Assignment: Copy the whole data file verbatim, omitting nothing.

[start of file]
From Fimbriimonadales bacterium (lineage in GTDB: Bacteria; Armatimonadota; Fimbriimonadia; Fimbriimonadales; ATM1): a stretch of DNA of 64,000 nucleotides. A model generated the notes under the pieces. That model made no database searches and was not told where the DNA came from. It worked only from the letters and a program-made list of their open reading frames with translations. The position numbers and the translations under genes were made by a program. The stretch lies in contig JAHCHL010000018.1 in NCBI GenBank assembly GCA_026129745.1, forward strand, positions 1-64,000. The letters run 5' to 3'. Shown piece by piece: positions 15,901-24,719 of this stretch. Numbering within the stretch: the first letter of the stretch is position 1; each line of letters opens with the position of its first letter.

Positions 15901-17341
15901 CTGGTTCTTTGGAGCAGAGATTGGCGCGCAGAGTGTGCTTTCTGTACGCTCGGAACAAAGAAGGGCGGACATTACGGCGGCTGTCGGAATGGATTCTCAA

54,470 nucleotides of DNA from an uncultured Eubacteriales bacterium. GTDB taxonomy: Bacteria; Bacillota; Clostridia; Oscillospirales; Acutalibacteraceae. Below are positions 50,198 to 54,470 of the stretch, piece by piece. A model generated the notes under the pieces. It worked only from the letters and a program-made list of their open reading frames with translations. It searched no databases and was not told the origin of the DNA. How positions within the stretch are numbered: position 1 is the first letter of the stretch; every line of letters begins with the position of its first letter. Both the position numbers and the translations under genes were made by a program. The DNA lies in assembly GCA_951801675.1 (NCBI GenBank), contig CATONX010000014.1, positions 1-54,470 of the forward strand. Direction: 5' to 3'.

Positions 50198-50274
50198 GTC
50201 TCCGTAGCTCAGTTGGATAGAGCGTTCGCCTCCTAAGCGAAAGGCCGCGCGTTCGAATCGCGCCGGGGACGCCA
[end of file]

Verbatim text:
From Fimbriimonadales bacterium (lineage in GTDB: Bacteria; Armatimonadota; Fimbriimonadia; Fimbriimonadales; ATM1): a stretch of DNA of 64,000 nucleotides. A model generated the notes under the pieces. That model made no database searches and was not told where the DNA came from. It worked only from the letters and a program-made list of their open reading frames with translations. The position numbers and the translations under genes were made by a program. The stretch lies in contig JAHCHL010000018.1 in NCBI GenBank assembly GCA_026129745.1, forward strand, positions 1-64,000. The letters run 5' to 3'. Shown piece by piece: positions 15,901-24,719 of this stretch. Numbering within the stretch: the first letter of the stretch is position 1; each line of letters opens with the position of its first letter.

Positions 15901-17341
15901 CTGGTTCTTTGGAGCAGAGATTGGCGCGCAGAGTGTGCTTTCTGTACGCTCGGAACAAAGAAGGGCGGACATTACGGCGGCTGTCGGAATGGATTCTCAA

54,470 nucleotides of DNA from an uncultured Eubacteriales bacterium. GTDB taxonomy: Bacteria; Bacillota; Clostridia; Oscillospirales; Acutalibacteraceae. Below are positions 50,198 to 54,470 of the stretch, piece by piece. A model generated the notes under the pieces. It worked only from the letters and a program-made list of their open reading frames with translations. It searched no databases and was not told the origin of the DNA. How positions within the stretch are numbered: position 1 is the first letter of the stretch; every line of letters begins with the position of its first letter. Both the position numbers and the translations under genes were made by a program. The DNA lies in assembly GCA_951801675.1 (NCBI GenBank), contig CATONX010000014.1, positions 1-54,470 of the forward strand. Direction: 5' to 3'.

Positions 50198-50274
50198 GTC
50201 TCCGTAGCTCAGTTGGATAGAGCGTTCGCCTCCTAAGCGAAAGGCCGCGCGTTCGAATCGCGCCGGGGACGCCA